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Alpha gal syndrome, a relative not absolute contraindication to the use of bovine pericardium to close an intracardiac septal defect: a case report



Alpha-gal syndrome is an allergic condition in which individuals develop an immune-mediated hypersensitivity response when consuming red meat and its derived products. Its diagnosis is important in individuals undergoing cardiac surgery, as patients frequently require large doses of unfractionated heparin or the insertion of surgical implants, both of which are porcine or bovine in origin. There are currently no guidelines for heparin administration in alpha-gal patients, with even less knowledge regarding the long-term clinical implications of these patients after receiving bioprosthetic valve replacements or other prostheses.

Case presentation

We present the case of a 31-year-old male who underwent cardiac surgery in the setting of alpha-gal syndrome for a large atrial septal defect (ASD) and mitral valve prolapse (MVP). The patient continues to do well one year after undergoing a mitral valve repair, tricuspid valve repair and an ASD closure using bovine pericardium. He sustained no adverse reaction to the use of heparin products or the presence of a bovine pericardial patch. This rare case was managed by a multidisciplinary team consisting of cardiothoracic surgery, cardiac anesthesiology, and allergy/immunology that led to an optimal outcome despite the patient’s pertinent allergic history.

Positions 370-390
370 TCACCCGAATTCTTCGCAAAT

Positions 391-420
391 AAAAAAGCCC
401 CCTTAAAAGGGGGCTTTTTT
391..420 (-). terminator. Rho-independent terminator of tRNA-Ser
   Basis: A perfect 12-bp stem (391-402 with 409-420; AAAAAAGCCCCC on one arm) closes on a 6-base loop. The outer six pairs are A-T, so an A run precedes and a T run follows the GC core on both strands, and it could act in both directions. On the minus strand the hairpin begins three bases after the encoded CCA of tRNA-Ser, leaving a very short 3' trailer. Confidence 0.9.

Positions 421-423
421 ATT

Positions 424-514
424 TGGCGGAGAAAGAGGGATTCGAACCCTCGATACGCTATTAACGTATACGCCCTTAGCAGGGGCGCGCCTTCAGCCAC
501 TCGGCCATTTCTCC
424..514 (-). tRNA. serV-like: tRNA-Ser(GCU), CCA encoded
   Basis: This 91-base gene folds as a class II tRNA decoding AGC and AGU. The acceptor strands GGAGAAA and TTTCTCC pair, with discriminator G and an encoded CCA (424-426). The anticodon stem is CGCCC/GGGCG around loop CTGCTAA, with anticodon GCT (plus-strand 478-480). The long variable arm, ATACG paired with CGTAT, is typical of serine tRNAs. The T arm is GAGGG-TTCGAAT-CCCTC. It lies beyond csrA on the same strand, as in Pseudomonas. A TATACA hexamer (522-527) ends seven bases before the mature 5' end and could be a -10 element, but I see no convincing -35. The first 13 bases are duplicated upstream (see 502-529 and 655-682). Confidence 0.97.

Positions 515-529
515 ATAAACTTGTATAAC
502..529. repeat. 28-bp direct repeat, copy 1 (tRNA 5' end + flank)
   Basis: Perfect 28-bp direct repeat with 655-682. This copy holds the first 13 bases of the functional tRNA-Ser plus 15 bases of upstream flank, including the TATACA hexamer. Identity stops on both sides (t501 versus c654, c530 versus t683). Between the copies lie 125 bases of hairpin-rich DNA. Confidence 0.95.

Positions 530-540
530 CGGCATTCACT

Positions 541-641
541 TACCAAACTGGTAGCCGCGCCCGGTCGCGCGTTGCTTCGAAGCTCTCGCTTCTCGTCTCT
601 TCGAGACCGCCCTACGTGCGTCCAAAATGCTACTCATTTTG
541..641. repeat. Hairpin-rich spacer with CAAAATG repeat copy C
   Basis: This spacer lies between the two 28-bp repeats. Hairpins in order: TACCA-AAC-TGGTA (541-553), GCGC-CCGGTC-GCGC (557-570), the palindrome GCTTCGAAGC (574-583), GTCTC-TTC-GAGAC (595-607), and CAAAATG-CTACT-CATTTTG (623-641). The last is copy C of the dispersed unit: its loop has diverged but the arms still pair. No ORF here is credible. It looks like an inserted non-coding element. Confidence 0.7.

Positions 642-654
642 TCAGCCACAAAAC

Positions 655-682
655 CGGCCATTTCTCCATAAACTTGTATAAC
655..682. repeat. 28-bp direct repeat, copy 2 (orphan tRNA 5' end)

This case highlights that the use of bovine pericardium and porcine heparin to close septal defects in patients with milder forms of alpha-gal allergy can be considered if other options are not available. Further studies are warranted to investigate the long-term outcomes of such potential alpha-gal containing prostheses and heparin exposure and establish the optimal decision making algorithm and prophylactic regimen.